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Gloria In Her Own Words

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Wellness related image Photo: Getty Images

The first time I met Gloria Steinem was at a Voters for Choice fundraiser. We'd spoken by phone before that -- I'll never forget the first time I heard her unmistakable voice on my voicemail. My friend Maureen was running Voters for Choice, and I was helping out whenever I could. When Gloria came to town for a dinner before Whoopi Goldberg's foul-mouthed hysterical show, Maureen sat me next to her, knowing that it would be a gift to me. It was. I was dumbstruck, so all I could think of to say was how much she has meant to me and to so many others. She looked me square in the eye and said the same could be said about me. I said I wasn't meaning to put myself down by putting her up on the pedestal (where she belongs), and she said okay then, she would accept the compliment.

By the time I met her, Gloria had married David Bale. Only a few months later, I heard that David was sick. I reached out to them since I've had so much experience with illness. And so began my telephone friendship with David, who was so afraid and so unhappy about what he was putting Gloria through. We talked for hours and hours. I loved our talks, no matter how hard they were, because of his British (South African, really) accent -- he called me "love," and I loved that. We talked about what illness was doing to him, what the meds were doing to him, what it was all doing to Gloria. It was a horrible time, but a gift to me. I didn't know I was particularly good at speaking to other people with illness until then.

David died and Gloria allowed me to be part of it. She sent me photos of him and of them with a gorgeous note. But most of all, she made me family. When I wrote an essay about David and how much our time had meant to me, she had me send copies to all of his children. When I visited her when she was ready after he died, she made me tea and introduced me to his dog (now hers) Moji, now also gone. She made me feel welcome.

She asked me for help for a neighbor. She came to see me in the hospital -- nothing could have made my surgeon happier than to meet her. She dragged me to the health food store.

Add a Comment4 Comments

Thank you Jennifer, I am not the lonely soul but a retired nurse that does know about the human heart that is why this article touched me the way it did,I heard about Gloria Steinem but not to the extent of how I wish I knew of her and the work that she did elegantly and passionately in her early days.
I in my early days thought I was Florence Nightingale and thought I could save the world,but soon learnt I could only do what I could and leave it at that It was a life lesson for me and it was ok. I worked in Nursing Homes most of my life and seen alot .I don't have HBO and these are the times I wish I did,Thank you so much Jennifer I live to hear of wonderful people like yourself and Gloria.I find we are here to make a difference some how.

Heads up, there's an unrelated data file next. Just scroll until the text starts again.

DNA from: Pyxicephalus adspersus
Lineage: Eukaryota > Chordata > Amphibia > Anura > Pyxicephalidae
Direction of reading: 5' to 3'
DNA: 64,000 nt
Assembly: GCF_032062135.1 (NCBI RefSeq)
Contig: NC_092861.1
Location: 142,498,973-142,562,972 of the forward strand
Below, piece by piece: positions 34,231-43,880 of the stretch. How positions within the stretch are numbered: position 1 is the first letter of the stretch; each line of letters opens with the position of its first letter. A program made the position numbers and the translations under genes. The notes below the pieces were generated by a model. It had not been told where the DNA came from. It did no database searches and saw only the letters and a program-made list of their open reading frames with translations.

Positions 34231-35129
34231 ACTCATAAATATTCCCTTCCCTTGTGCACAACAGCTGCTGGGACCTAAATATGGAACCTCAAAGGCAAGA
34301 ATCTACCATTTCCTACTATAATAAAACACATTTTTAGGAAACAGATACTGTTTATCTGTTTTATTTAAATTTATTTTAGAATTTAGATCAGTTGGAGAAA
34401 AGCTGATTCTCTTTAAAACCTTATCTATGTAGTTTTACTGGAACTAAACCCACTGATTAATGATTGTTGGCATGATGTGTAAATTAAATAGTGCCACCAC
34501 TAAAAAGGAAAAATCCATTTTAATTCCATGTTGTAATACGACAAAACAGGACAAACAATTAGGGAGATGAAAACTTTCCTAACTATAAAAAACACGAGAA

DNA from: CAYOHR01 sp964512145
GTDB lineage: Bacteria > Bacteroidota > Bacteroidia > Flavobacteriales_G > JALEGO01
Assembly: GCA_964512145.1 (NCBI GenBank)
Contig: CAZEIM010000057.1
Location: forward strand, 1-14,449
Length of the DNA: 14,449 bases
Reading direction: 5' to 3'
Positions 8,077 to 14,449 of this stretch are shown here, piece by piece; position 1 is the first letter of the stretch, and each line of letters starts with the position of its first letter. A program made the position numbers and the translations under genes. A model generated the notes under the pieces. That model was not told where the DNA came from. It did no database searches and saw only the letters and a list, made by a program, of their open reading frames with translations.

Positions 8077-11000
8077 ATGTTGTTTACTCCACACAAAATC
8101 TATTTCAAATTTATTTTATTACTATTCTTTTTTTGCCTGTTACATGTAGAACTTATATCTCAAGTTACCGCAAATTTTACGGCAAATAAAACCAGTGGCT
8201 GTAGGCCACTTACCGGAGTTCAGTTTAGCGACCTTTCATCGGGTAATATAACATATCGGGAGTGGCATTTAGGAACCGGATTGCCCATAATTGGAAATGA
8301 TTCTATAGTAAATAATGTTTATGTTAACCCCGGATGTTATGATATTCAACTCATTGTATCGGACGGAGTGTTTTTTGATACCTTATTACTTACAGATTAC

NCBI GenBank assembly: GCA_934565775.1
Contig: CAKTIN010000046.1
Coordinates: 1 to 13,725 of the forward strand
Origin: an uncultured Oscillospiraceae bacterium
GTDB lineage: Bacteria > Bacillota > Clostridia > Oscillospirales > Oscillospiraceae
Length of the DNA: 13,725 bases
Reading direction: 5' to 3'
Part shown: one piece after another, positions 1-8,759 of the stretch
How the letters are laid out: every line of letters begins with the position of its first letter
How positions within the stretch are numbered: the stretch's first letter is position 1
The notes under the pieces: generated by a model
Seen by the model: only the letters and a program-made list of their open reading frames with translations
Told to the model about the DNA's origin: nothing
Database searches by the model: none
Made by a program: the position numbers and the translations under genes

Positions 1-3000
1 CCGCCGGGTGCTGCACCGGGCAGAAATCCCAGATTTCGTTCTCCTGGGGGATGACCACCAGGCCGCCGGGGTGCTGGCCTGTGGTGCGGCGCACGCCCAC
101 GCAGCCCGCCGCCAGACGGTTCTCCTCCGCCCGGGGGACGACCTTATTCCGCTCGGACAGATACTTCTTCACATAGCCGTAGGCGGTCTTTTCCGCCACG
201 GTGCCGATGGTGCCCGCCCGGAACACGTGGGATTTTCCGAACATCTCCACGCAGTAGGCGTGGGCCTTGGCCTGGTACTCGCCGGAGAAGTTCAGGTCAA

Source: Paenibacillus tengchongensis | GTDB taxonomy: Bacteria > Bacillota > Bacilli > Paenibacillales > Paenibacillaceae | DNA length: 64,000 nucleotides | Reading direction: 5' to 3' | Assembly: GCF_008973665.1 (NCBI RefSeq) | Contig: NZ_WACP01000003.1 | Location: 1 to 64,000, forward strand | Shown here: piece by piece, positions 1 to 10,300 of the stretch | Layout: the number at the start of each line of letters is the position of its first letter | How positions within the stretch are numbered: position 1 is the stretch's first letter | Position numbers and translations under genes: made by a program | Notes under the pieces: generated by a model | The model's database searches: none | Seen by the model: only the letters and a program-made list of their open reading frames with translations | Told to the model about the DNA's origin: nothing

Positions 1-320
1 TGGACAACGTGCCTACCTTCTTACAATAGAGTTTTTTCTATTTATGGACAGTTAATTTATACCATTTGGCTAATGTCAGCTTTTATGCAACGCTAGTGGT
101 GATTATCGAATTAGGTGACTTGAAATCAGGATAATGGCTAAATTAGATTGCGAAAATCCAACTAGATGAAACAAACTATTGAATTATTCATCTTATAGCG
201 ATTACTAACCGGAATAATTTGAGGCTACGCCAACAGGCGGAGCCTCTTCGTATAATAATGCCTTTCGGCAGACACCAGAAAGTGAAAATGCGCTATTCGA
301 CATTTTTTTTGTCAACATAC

August 15, 2011 - 4:39pm
(reply to willalee)

I bet you've made a difference in a lot of lives. Nursing, especially in a nursing home, is seriously tough work. You're right -- we are here to make a difference. It doesn't have to be big; just giving a scared patient a little hope is plenty.

I hear the documentary will be out on DVD eventually. It was wonderful. When it comes out, you should rent it. Gloria is my friend and I knew most of her story, but it was still great to see it all put together so well. Jennifer

August 16, 2011 - 3:48am

I do my best also to be there for others to show kindness and compassion for people who are reaching out for the human touch even just for a little conversation or in need of some help you would be very surprised how lonely and invisable people are to others. It is so sad that we live in a world where we think we don't have time for people like ourselves and that maybe just maybe that could be us one day.
I am a people watcher and I have always been in tune with the way human nature is and I have learned through many others how we all can be good/bad towards each other,what makes us tick, and that a little kindness and time can really make a world of difference for a lonely soul.

August 15, 2011 - 10:25am
(reply to willalee)

Willalee, as a person with two chronic health illnesses which are invisible to all the world except those who know me well enough to see the pain in my eyes, I do understand. And you've hit on what's most remarkable about Gloria Steinem, as well. Regardless of the fact that she's super-famous and a true living legend, she is charmed by everyone she meets, and nobody is invisible to her. In case you ever feel like the lonely soul you refer to, I hope you will feel free to message me. I'm not Gloria, but I'm a pretty good listener. Jennifer

August 15, 2011 - 11:04am
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